Prerequisite: Graduate standing. It covers various tools that can be applied to data to extract the knowledge that can be applied for engineering management decision-making. The main objective is to understand the world of data science and analytics, including descriptive, predictive, and prescriptive analytics as a tool for informed decision-making. (F, Sp, Su)
Prerequisite: Graduate Standing. This course will discuss the application of scientific principles and techniques to problems of cost estimating, cost control, business planning, profitability analysis, project management, and planning and scheduling. It will provide an understanding of both the tools and models that can be used throughout the design, development, and support phases, and examine the trade-offs between system performance and life-cycle cost. (Su)
Prerequisite: Graduate standing. In this course, you will learn that engineering systems are made of complex interconnections of interrelated subsystems. You will learn how to recognize these subsystems and understand their relationships to build efficient engineering systems. You will learn to use and develop optimization models, understand systems engineering life-cycle, and model-based systems thinking. (F, Sp, Su)
Prerequisite: Graduate Standing. In this course, you will learn to assemble the skills, talents, and resources of individuals and groups in effective and efficient ways to best solve the engineering problem at hand. You will learn inter-personnel management skills and tools for creating positive and supportive team cultures and incorporating and supporting diversity in teams. (F, Sp, Su)
Prerequisite: Graduate Standing. In this course, you will learn the underlying principles of negotiation and influence skills that can be effectively employed with supervisors, peers, and team members in engineering environments. Concepts such as the zone of possible agreements, the best alternative to negotiated agreements, and sources of influence are put into practice. (F, Sp, Su)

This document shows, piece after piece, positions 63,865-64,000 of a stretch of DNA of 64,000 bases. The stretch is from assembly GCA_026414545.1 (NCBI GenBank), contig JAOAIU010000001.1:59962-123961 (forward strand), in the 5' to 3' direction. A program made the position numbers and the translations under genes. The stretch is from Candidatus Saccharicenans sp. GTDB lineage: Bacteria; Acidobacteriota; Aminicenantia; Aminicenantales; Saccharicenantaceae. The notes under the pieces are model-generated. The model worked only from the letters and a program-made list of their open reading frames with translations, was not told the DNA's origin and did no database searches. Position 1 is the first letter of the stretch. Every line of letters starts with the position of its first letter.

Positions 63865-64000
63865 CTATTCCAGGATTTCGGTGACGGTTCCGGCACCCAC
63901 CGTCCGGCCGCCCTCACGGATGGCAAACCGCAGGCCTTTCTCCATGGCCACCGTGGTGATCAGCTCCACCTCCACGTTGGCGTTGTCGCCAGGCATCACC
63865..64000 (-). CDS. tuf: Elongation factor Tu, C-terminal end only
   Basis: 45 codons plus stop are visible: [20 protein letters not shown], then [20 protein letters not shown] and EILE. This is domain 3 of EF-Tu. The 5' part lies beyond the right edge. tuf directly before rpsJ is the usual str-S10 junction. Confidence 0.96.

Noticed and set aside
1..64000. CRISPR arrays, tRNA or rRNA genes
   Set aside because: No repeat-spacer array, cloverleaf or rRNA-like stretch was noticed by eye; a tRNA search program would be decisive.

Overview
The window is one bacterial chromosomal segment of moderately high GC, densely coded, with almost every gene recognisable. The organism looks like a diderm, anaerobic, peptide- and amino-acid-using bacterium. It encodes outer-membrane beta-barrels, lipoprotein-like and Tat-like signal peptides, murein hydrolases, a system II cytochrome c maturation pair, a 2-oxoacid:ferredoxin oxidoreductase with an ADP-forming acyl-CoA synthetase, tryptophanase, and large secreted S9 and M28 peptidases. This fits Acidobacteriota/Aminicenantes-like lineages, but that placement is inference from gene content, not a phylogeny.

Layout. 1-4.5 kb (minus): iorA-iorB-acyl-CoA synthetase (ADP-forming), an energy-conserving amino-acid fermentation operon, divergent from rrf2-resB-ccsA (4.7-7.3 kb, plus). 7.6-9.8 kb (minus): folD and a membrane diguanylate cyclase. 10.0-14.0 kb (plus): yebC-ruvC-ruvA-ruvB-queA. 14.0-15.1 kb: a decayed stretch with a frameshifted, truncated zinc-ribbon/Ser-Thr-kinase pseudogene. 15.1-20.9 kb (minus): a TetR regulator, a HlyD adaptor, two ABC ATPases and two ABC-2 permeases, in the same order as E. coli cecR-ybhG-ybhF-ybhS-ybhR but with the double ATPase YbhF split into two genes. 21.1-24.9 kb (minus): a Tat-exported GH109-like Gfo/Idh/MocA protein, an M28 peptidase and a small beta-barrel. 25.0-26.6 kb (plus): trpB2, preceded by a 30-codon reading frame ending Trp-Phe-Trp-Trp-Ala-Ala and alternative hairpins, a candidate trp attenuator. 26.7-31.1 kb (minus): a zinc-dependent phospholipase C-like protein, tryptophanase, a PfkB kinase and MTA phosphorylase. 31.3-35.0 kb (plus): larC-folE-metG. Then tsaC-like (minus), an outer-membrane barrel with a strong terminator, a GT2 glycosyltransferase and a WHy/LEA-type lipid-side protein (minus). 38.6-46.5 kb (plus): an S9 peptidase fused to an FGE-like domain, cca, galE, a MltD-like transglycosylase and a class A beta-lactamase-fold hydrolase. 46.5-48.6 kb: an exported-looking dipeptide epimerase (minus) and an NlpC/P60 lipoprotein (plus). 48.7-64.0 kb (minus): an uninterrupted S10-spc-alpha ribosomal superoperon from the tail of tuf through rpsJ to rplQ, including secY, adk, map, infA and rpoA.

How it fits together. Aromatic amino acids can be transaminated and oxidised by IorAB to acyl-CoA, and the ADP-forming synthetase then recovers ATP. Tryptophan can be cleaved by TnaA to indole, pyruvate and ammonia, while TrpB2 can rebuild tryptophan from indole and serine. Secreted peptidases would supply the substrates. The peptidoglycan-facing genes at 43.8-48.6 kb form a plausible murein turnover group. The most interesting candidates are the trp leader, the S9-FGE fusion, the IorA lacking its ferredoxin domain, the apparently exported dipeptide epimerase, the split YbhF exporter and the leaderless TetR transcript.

Credit Hours – 3
Prerequisite: Graduate Standing. In this capstone course, students work on a team-based multi-disciplinary project that addresses an industry-based engineering management problem. It is meant to integrate the many tools utilized by engineering managers as taught in the coursework of the engineering management and leadership program. Students are required to produce a written report and give an oral presentation. (F, Sp, Su)
Prerequisite: Graduate standing. This course provides the fundamentals of decision analysis and explores how analyzing risk can be incorporated into good decision-making. Normative and prescriptive approaches to making decisions when uncertainty exists are central to this course. Topics covered include structuring decision problems, developing alternatives, single and multiple objectives, utility theory, risk tolerance, data-driven, and subjective probability, and psychological pitfalls, among others. (F, Sp, Su)
Prerequisite: Graduate Standing. This course provides the fundamentals of systems engineering by offering an overview of the discipline and then focusing on the management of system requirements and developing how a system will meet them. We will discuss the definition of systems, the system development life cycle, and the systems engineering method. Topics include Detail design, requirement analysis and decomposition, and system architecting. (F, Sp, Su)